• The sampling method described above is only useful for non-motile (sessile) organisms
  • Different methods are required for estimating the number of individuals in a population of motile animals
    • The mark-release-capture method is used
  • For a single species in the area:
    • The first large sample is taken. As many individuals as possible are caught, counted and marked in a way that won’t affect their survival e.g. if studying a species of beetle, a small amount of brightly coloured non-toxic paint can be applied to their carapace (shell)
    • The marked individuals are returned to their habitat and allowed to randomly mix with the rest of the population
    • When a sufficient amount of time has passed another large sample is captured
    • The number of marked and unmarked individuals within the sample are counted
    • The proportion of marked to unmarked individuals is used to calculate an estimate of the population size
    • The formula for the calculation is:

N = (n1 × n2) ÷ m2

    • Where:
      • N = population estimate
      • n1 = number of marked individuals released
      • n2 = number of individuals in the second sample (marked and unmarked)
      • m2 = number of marked individuals in the second sample

Worked Example

Scientists wanted to investigate the abundance of leafhoppers in a small grassy meadow. They used sweep nets to catch a large sample of leafhoppers from the meadow. Each insect was marked on its underside with non-toxic waterproof paint and then released back into the meadow. The following day another large sample was caught using sweep nets. Use the figures below to estimate the size of the leafhopper population in this meadow.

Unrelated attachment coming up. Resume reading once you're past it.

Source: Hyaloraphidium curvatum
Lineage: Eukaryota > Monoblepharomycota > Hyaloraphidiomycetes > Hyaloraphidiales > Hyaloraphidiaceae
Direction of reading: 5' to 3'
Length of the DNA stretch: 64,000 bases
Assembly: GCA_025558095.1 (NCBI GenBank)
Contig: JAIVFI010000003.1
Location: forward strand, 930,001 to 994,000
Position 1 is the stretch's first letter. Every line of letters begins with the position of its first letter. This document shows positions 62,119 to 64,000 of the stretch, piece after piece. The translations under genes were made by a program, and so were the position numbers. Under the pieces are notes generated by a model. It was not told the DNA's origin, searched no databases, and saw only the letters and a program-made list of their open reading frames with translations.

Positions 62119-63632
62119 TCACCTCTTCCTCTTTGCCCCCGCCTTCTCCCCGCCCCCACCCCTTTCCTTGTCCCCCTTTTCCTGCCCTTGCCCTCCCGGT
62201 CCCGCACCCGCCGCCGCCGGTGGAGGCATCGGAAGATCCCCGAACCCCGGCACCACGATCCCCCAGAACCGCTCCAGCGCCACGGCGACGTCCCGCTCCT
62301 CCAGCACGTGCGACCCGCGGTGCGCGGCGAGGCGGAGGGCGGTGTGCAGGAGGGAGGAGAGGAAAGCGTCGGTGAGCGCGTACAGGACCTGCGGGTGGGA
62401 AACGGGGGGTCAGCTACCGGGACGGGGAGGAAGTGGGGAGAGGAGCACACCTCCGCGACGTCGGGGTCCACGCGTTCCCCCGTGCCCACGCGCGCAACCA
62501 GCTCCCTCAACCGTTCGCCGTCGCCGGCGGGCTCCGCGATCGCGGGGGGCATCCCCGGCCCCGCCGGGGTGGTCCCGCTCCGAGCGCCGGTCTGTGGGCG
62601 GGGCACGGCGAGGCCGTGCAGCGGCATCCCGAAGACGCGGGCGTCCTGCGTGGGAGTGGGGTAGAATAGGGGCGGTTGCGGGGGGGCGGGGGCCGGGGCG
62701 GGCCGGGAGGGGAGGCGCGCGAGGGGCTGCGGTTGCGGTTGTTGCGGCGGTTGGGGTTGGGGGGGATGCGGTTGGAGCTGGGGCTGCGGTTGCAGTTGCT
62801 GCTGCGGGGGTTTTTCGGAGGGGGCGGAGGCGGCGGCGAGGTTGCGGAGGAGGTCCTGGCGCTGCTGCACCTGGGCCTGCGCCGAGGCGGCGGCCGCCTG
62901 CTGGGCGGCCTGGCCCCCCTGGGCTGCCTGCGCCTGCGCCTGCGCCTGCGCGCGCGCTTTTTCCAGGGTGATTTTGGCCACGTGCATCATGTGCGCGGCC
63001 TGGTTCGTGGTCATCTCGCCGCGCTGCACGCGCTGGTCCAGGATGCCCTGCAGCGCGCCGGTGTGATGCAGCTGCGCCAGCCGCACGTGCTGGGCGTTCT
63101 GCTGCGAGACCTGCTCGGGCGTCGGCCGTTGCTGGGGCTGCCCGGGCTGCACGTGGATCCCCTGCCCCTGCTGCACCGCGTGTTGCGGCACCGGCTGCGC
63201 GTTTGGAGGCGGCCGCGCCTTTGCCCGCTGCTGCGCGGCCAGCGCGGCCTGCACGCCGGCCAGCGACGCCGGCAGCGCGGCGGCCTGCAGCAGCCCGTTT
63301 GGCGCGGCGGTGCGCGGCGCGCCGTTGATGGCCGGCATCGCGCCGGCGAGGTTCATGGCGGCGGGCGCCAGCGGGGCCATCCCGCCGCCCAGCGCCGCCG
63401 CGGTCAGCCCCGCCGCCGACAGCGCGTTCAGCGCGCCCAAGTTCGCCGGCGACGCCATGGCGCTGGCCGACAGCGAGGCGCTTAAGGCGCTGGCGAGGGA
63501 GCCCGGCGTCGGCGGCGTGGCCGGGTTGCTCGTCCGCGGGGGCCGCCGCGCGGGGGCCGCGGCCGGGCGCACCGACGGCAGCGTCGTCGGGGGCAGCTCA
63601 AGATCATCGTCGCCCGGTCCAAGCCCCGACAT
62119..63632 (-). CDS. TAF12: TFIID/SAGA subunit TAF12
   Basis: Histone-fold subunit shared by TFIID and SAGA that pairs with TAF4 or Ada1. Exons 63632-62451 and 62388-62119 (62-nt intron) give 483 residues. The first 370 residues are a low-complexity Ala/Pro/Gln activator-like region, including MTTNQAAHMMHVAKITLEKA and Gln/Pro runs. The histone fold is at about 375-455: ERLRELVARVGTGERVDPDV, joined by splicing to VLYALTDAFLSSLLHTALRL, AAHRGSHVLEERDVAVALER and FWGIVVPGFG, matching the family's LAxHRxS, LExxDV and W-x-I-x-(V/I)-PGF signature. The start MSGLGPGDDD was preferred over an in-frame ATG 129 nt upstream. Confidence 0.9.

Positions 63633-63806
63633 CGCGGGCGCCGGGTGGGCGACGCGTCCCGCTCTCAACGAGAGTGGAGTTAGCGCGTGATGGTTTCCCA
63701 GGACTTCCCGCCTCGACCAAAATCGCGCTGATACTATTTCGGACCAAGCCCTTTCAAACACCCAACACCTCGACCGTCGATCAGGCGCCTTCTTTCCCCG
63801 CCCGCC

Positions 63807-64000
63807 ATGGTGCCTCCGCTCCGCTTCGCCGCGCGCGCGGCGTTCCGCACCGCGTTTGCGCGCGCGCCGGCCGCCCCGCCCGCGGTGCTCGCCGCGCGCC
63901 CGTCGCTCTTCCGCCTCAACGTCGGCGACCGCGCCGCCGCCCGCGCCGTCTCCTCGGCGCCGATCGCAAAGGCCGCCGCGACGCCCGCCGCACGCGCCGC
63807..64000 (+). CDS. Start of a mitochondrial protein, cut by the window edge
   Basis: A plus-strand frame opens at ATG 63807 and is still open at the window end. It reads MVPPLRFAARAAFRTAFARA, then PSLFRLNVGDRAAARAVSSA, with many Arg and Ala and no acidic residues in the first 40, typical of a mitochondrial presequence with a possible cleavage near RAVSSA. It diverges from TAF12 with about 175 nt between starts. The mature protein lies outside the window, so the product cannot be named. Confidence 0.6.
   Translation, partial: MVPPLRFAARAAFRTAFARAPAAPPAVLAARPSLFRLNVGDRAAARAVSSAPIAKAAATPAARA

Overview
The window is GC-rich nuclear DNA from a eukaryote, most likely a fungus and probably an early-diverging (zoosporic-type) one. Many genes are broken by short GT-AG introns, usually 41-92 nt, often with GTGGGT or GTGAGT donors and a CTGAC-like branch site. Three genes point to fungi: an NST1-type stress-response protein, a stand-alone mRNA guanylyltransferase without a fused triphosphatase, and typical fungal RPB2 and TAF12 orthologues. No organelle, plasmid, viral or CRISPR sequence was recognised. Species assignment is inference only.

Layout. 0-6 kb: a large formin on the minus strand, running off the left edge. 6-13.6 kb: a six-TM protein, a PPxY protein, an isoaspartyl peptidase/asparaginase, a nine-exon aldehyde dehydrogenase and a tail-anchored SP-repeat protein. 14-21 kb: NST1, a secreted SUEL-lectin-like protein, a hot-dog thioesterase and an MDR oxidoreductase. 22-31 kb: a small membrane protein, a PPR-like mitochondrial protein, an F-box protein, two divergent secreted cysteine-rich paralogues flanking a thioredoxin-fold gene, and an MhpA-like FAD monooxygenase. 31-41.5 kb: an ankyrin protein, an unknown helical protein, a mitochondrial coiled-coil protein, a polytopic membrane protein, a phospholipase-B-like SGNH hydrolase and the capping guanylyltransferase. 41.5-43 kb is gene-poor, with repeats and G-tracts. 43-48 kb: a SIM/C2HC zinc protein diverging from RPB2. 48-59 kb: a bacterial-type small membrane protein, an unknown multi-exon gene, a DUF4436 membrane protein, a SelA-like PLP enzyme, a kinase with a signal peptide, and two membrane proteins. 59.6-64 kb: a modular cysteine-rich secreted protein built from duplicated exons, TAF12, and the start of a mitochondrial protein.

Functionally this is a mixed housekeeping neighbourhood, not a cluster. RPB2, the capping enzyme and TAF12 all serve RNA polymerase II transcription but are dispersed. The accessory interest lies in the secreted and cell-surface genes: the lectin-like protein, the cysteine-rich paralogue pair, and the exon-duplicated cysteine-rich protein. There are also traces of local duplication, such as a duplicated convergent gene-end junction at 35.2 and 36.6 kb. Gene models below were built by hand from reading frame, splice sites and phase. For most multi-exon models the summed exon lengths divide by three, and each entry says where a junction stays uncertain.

• No. caught and marked in first sample  (n1) = 236
  • No. caught in second sample (n2) = 244
  • No. of marked individuals in the second sample (m2)  = 71

Step One: Write out the equation and substitute in the known values

N = (n1 × n2) ÷ m2

N = (236 × 244) ÷ 71

Step Two: Calculate the population size estimate (N)

N = 57,584 ÷ 71

N = 811


Results from mark-release-capture

  • When using the mark-release-capture method, there are a few assumptions that have to be made:
    • The marked individuals are given sufficient time to disperse and mix back in fully with the main population
    • The marking doesn’t affect the survival rates of the marked individuals (e.g. doesn’t make them more visible and therefore more likely to be predated)
    • The marking remains visible throughout the sampling and doesn’t rub off
    • The population stays the same size during the study period (i.e. there are no significant changes in population size due to births, deaths or migrations into or out of the main population)